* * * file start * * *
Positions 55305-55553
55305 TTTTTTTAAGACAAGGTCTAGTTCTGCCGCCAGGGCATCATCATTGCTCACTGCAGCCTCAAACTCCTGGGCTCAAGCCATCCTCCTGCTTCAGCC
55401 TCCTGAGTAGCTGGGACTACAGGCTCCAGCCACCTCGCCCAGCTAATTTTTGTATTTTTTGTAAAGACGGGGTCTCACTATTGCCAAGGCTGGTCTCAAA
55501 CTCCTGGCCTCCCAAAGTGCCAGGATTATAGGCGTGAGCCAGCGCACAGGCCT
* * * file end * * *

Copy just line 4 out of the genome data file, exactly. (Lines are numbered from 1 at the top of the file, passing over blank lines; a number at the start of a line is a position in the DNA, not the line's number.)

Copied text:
55501 CTCCTGGCCTCCCAAAGTGCCAGGATTATAGGCGTGAGCCAGCGCACAGGCCT